Social media consumption in teens mark positive changes

Gabriella Pinos/ Staff Writer

The media landscape is mutating at breakneck speed, and every year, I understand it less and less. With a new generation of users and new apps released daily, my brain can only handle so much change in such a short period of time.

It wasn’t too long ago when I was in the shoes of today’s 13-year-olds, in awe of the possibilities platforms like Facebook made available. At the time, Instagram and Twitter were relatively new, and YouTube was still a new frontier that housed a niche subculture.

Now, it’s rare to find a teen who doesn’t scoff when their family asks if they have a Facebook.

The main thing that’s changed is the way children and teens use the internet and social media. Teens ages 13 to 17 have increased their internet consumption, with 45 percent of them going online almost constantly, compared to just 24 percent in 2014-2015, according to a May 2018 study by Pew Research Center.

There’s also been a shift toward video streaming and sharing platforms over the years. YouTube is the most popular platform among teenagers, according to Pew, followed by Instagram and Snapchat. Zuckerberg’s social network is a thing of the past, with only 51 percent of teens saying they use the platform.

That percentage will only dwindle in the future with the advent of new and different ways for kids to make themselves viral. Apps like the now defunct Vine and have not only shortened the video sharing format, but like its predecessors, they have created a subculture centered around these platforms.

And while I can complain about how different social media is compared to when I was 13, even a cynic like myself must admit that it’s not all that bad.

Considering how many teenagers have access to smartphones in 2018, about 95 percent of them, according to the study, it’s great that there are so many options for entertainment and social networking on our devices. Now more than ever, kids can find a social media app that suits them and interact with people who have their same tastes.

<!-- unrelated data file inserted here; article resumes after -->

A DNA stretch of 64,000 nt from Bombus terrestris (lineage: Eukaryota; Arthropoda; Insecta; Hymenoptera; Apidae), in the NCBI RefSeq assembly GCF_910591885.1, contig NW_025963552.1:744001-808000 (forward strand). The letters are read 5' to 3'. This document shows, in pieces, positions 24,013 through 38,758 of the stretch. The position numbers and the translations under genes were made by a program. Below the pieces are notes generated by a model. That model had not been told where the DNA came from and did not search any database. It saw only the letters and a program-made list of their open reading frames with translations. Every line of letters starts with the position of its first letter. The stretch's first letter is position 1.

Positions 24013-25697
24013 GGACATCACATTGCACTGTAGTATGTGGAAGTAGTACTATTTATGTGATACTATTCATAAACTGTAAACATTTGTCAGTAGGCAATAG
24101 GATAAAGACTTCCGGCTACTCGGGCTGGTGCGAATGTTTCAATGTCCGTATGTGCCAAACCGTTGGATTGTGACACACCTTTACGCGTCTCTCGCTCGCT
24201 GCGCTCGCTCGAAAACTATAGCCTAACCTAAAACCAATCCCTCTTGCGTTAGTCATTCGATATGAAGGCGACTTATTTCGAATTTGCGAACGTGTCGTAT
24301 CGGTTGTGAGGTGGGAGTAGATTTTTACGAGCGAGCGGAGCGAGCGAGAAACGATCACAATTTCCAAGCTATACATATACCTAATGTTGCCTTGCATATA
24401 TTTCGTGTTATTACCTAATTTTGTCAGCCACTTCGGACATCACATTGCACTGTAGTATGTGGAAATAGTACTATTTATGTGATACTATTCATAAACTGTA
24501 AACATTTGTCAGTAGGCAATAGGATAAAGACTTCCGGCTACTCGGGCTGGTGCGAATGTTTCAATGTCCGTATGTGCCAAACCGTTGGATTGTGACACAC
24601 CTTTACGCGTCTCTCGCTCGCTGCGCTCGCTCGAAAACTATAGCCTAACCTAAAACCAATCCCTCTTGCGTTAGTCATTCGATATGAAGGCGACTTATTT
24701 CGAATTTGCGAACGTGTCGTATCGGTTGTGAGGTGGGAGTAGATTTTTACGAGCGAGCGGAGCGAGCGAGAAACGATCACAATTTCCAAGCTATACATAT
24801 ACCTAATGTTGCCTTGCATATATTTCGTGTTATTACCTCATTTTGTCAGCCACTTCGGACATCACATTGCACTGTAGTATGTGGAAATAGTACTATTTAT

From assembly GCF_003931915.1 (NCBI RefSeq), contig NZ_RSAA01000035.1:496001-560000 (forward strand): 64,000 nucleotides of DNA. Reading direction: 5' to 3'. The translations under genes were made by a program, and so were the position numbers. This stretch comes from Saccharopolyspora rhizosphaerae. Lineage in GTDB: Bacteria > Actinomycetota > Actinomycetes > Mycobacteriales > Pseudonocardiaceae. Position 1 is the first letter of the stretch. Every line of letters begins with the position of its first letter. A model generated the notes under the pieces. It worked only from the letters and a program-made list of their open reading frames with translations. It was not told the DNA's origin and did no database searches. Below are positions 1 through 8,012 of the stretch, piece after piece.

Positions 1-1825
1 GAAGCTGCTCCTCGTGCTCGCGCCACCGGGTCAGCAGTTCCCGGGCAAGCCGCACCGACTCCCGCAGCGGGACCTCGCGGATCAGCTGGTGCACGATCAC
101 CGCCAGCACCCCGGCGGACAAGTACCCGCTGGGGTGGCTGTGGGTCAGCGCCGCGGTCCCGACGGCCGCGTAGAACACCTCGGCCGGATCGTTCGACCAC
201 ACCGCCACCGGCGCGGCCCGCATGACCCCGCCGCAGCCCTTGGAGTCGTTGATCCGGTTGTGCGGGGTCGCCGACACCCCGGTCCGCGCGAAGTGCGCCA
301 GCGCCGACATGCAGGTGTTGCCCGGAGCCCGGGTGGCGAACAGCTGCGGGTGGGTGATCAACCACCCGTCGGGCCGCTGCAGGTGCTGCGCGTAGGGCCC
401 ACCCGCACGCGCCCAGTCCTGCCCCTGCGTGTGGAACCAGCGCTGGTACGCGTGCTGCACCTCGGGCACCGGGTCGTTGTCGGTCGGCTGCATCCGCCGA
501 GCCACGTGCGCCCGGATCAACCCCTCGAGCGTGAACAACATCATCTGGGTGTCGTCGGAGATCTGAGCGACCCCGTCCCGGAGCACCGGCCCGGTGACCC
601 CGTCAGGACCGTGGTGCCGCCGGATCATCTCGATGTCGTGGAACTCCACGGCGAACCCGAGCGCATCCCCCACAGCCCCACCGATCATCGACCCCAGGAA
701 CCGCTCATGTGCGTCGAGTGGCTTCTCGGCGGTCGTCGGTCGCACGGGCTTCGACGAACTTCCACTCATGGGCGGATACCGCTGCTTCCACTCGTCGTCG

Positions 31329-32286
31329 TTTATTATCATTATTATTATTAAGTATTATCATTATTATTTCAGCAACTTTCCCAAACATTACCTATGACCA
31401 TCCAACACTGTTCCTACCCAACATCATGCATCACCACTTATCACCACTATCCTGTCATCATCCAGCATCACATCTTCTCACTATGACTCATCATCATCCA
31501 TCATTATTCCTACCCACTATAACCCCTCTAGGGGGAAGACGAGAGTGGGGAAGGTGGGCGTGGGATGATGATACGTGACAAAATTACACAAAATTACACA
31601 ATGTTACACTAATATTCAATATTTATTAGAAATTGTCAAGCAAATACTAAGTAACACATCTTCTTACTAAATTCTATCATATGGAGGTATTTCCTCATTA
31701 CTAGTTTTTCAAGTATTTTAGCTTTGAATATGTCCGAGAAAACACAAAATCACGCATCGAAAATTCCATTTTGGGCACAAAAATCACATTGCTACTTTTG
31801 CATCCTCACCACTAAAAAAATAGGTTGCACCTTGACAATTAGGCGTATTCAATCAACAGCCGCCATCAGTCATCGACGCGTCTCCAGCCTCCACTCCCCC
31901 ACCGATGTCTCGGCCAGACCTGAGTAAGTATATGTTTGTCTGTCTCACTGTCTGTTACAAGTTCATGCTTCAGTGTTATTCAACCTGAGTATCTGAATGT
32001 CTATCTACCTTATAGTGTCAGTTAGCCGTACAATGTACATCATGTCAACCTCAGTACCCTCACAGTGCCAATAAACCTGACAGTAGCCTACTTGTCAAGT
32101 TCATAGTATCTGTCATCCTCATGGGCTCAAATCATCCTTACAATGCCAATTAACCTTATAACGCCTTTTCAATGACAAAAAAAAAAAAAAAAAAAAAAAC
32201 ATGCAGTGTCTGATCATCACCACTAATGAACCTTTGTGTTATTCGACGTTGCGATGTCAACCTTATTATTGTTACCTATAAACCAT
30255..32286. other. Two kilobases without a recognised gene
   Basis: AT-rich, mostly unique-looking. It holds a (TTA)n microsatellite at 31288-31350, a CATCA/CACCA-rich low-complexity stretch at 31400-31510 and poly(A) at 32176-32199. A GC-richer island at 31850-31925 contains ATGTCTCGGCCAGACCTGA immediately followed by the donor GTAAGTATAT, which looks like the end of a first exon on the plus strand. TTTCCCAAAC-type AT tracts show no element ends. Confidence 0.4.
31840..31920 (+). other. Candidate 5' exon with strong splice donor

There are no doubt exceptions to this trend, as the stream of young social media users attracts corporations and predators alike to take advantage of the system.

But the data shows that social media platforms, despite their flaws, have a positive effect on the teenagers who use them. 71 percent of U.S. teenagers also said that social media makes them feel included, and 69 percent say it makes them feel confident.

81 percent of teenagers also said that social media connected them more to their friends. It’s now the norm for kids to get together with their friends online; 60 percent of teens do this every day or almost every day, compared to 50 percent of them who interact with friends in person. This provides an alternative to those who have busy schedules or who would like to meet with teens from other cities or countries.

The open, unknown frontier of social media isn’t what it used to be before. It’s no longer exclusive to college students or to niche forums made up of grown men, and as I get older, I’ll be less inclined to keep up with whatever this generation’s into.

But when I’m 40 and in desperate need to be hip, at least I’ll know to turn to the 13-year-old boys and girls that dictate the direction of social media trends.


The opinions presented within this page do not represent the views of Panther Press Editorial Board. These views are separate from editorials and reflect individual perspectives of contributing writers and/or members of the University community.

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